How To Grow Citrus

From the ubiquitous lemon tree in the corner through to a kumquat in a pot on the balcony, citrus has so much to offer home gardeners. We show you how to grow citrus at home.

As well as providing nutritious food during winter, citrus offers many advantages to a permaculture garden. Hardy, compact and evergreen, citrus can perform tasks like windbreaks and shelter, and dwarfing varieties means they can be happy in a pot which can be moved to suit your needs.

How to grow citrus: Varieties

growing lemons


Lemons are the most common and often the most vigorous citrus trees found in Australian gardens.

They’re available in several tried-and-true varieties:

  • Lisbon, which has both a winter and a summer fruiting;
  • Eureka, which fruits year round;
  • Meyer, a mandarin cross which also fruits year round and is the most cold-tolerant lemon variety;
  • Lemonade, another mandarin/orange cross.


Oranges fruit better in warmer climates, with the ripening process taking much longer in the southern regions of Australia.

Popular varieties include:

  • Washington navel;
  • Valencia;
  • Blood orange.

how to grow limes


Popular varieties include:

  • Tahitian, which fruits from autumn to spring;
  • Makrut limes (also referred to as kaffir limes) are grown for their aromatic leaf and skin zest;
  • Australian native finger limes, which are becoming increasingly popular.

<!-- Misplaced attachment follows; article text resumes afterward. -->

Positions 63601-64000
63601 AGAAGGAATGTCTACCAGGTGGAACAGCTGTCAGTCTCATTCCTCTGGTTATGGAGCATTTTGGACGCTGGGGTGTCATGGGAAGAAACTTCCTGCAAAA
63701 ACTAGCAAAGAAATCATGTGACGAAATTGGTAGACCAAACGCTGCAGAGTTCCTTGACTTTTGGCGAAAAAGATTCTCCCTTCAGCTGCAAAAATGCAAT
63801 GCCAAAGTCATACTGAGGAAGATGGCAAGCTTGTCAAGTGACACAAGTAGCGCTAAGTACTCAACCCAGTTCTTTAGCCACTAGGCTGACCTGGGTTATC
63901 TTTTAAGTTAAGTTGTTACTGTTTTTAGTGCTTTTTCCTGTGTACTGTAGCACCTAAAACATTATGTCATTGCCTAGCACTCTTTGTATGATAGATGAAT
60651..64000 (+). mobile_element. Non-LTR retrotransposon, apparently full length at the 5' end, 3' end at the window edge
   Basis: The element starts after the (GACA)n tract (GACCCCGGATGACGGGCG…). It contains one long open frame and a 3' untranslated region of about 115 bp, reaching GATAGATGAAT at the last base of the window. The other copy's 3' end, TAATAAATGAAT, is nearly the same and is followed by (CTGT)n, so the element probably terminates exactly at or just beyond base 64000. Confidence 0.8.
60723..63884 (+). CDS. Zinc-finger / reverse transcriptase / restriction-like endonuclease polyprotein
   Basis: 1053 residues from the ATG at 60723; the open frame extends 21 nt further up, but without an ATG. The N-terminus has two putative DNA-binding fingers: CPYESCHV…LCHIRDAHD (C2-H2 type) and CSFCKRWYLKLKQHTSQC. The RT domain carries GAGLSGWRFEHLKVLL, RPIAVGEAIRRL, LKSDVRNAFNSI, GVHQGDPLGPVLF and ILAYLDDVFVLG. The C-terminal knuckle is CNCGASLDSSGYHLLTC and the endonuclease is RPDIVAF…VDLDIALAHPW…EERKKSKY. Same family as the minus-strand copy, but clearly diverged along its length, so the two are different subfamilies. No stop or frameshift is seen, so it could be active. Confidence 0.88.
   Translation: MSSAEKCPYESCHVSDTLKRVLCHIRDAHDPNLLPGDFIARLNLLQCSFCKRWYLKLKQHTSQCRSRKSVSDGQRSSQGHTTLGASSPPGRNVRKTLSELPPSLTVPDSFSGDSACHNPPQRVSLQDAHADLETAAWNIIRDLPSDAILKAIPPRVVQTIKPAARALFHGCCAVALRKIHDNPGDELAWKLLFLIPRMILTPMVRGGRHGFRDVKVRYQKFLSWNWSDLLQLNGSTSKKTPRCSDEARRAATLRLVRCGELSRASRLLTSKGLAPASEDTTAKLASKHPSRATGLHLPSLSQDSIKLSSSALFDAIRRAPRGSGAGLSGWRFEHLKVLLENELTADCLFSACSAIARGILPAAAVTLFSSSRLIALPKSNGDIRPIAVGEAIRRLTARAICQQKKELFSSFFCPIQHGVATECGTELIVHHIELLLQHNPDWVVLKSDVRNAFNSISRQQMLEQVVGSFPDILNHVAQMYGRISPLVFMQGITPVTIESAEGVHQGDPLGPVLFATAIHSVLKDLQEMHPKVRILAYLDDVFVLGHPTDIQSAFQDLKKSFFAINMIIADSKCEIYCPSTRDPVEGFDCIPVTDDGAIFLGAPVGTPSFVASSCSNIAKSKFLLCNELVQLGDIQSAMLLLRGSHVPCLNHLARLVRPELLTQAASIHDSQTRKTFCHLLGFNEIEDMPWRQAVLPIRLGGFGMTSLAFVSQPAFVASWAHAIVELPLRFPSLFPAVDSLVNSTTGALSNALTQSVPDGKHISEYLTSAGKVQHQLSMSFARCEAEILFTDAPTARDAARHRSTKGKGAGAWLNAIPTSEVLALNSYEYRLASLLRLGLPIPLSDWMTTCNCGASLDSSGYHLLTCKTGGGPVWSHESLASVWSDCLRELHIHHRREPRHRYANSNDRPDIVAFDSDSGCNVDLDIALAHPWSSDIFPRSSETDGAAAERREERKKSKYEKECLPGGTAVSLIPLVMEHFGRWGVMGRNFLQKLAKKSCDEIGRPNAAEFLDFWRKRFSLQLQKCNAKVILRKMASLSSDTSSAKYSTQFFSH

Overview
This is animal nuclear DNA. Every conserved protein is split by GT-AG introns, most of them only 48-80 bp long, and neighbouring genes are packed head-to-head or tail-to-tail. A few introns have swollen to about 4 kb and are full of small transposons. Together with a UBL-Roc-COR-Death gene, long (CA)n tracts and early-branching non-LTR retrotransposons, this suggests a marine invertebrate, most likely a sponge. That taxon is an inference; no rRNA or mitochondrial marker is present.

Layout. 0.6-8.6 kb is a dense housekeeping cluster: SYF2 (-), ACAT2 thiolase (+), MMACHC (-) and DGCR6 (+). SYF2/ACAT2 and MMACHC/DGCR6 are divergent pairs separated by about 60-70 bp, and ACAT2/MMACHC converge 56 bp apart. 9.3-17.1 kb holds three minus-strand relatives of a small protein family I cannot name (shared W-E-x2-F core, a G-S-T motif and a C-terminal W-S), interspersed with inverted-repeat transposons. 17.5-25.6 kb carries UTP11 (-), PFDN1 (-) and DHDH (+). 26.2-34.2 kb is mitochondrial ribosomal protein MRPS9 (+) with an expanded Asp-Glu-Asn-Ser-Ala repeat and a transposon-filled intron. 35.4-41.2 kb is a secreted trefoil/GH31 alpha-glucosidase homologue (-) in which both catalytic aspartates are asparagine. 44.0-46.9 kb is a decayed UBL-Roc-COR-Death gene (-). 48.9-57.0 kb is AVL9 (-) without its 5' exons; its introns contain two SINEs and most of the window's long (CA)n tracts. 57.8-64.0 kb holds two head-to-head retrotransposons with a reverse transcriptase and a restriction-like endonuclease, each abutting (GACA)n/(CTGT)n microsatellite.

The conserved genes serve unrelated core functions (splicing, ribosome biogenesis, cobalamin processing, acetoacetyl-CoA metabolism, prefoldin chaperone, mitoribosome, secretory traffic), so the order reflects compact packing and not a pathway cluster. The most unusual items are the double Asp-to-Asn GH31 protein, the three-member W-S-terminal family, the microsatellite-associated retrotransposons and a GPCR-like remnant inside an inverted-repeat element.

Common varieties include:

  • Imperial, which fruits in late autumn into winter;
  • Emperor, which fruits mid-winter;
  • Robby Engall seedless, which is a satsuma variety, is popular and fruits early in autumn;
  • Clementine, which produces a small and sweet fruit;
  • Ellendale, which is an Australian variety dating back to the late 1800s.

finger limes

What and when to feed your citrus

Citrus plants require regular feeding and will be grateful for food your backyard can supply, like poultry manure, coffee groundscompost and comfrey tea.

Citrus prefers a soil pH of between 6.0–7.0, so use high-acidic coffee grounds sparingly and ensure poultry manure is well composted before adding in large quantities. Comfrey tea is rich in potassium and calcium which can be applied as both a foliar and root fertiliser.

orange tree in pot

Want to know more about how to grow citrus?

In Issue #20 of Pip Magazine, we delve into how to grow citrus in more detail, including:

  • What and when to feed your citrus.
  • Dealing with nutrient deficiencies.
  • How to prune citrus correctly.
  • How to combat pests and diseases.
  • Plus, how to integrate citrus into your permaculture system.

You can access this article online here as part of our digital subscription offering, or purchase the print version of Pip Magazine here

Like more articles like this one? Subscribe to Pip Magazine’s print or digital editions here.

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